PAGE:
This week marks National Volunteer Week in Australia. Yesterday I was honoured to be invited to a very unique event in Brisbane.
Volunteering Qld, in partnership with Westpac officially kicked off a week of celebrations from a CBD boardroom, along with dignitaries, community organisations and regional volunteer hubs as ‘virtual guests’ - thanks to technology.
CEO of Volunteering Qld, Jelenko Dragisic, said the use of webcam technology was a turning point for connecting volunteer hubs from regions like Bundaberg, Stanthorpe, Toowoomba and Rockhampton with Brisbane and Logan counterparts to celebrate achievements in real time.
The “One Big Thank You!” reached out across Queensland showcasing not only the connectivity that is available if organisations know how to tap into it, but how such technologies can be used to create personal and organisational rewards for the benefit of the community.
I have to say that this was a visionary and brave initiative of Volunteering Queensland. As I sat there next to another Volunteer Manager before the event commenced we wondered at the technological aspect and were admittedly nervous for the event organisers. We could hear them do checks with all the centres around the state. It reminded me of the voting process during a Eurovision Song Contest albeit on a smaller scale! This was a live event and I believe a first for volunteerism in the country. So our fingers were crossed!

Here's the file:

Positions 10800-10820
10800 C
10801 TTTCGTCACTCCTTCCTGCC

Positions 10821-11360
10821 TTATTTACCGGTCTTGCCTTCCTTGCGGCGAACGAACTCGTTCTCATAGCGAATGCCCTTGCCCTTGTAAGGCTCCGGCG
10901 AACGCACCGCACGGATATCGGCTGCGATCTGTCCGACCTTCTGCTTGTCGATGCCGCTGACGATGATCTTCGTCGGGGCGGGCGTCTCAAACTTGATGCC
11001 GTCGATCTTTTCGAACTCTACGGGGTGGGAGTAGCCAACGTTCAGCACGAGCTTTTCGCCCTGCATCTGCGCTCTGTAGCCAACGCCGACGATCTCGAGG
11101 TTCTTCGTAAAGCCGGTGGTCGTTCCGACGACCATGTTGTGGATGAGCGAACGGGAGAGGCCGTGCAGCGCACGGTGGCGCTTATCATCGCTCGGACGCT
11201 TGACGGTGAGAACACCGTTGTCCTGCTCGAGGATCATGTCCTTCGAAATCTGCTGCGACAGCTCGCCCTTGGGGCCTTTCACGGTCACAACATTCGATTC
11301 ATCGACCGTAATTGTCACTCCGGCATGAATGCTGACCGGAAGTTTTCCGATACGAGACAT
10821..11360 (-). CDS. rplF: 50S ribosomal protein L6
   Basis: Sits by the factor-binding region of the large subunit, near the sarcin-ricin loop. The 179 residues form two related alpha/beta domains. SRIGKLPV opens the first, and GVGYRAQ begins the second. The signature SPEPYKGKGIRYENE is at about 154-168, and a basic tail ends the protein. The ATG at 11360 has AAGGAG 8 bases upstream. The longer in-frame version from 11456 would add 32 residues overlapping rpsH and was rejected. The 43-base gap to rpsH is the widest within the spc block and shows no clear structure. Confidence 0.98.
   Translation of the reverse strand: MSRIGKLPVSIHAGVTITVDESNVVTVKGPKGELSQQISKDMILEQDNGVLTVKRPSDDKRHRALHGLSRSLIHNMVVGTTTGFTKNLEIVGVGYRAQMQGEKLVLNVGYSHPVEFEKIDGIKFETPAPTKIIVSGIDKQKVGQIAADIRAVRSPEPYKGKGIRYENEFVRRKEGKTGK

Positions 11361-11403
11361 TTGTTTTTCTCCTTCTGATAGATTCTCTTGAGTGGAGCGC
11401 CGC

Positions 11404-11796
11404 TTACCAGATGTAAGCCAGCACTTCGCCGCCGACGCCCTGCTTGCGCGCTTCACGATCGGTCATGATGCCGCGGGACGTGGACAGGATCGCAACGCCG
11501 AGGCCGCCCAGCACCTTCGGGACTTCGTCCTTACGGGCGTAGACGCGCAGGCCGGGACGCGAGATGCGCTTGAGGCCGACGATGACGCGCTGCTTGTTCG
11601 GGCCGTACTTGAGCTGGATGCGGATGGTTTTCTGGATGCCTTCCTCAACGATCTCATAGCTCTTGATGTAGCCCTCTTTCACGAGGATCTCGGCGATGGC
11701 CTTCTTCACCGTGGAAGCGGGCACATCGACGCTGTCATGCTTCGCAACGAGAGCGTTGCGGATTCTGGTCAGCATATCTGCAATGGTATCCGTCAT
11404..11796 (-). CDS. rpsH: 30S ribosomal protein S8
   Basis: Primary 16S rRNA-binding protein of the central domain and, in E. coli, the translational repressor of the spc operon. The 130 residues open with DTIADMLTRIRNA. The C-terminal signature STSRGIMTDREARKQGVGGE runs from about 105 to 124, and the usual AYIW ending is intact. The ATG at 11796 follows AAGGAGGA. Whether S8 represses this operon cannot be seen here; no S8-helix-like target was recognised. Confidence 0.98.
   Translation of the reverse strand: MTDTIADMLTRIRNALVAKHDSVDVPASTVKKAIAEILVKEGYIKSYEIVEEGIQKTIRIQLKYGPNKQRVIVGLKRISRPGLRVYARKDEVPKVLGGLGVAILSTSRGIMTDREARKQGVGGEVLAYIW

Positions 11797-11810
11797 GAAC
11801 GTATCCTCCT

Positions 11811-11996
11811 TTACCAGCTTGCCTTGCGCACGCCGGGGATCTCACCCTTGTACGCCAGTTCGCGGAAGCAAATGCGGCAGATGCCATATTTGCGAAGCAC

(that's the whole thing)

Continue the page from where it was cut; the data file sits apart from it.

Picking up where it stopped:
There was no need to worry as the event went off beautifully! It was wonderful to witness. We had volunteers link in from all around the sate from the Gold Coast to the Sunshine Coast, from Bundaberg to Logan and Rockhampton to Stanthorpe and Townsville. You could feel the excitement emanate from the volunteers as they participated in this event.
The use of webcams to include regional’s as ‘virtual guests’ at the official CBD function was brilliant. It also got me thinking about the possibilities and opportunities such technology provides for Volunteer Managers in Australasia and even worldwide. I will be suggesting this as a future tool of communication for the Australasian Association of Volunteer Administrators. AAVA members are scattered throughout 2 nations and technology like this must be looked at as a means of bringing us all together!
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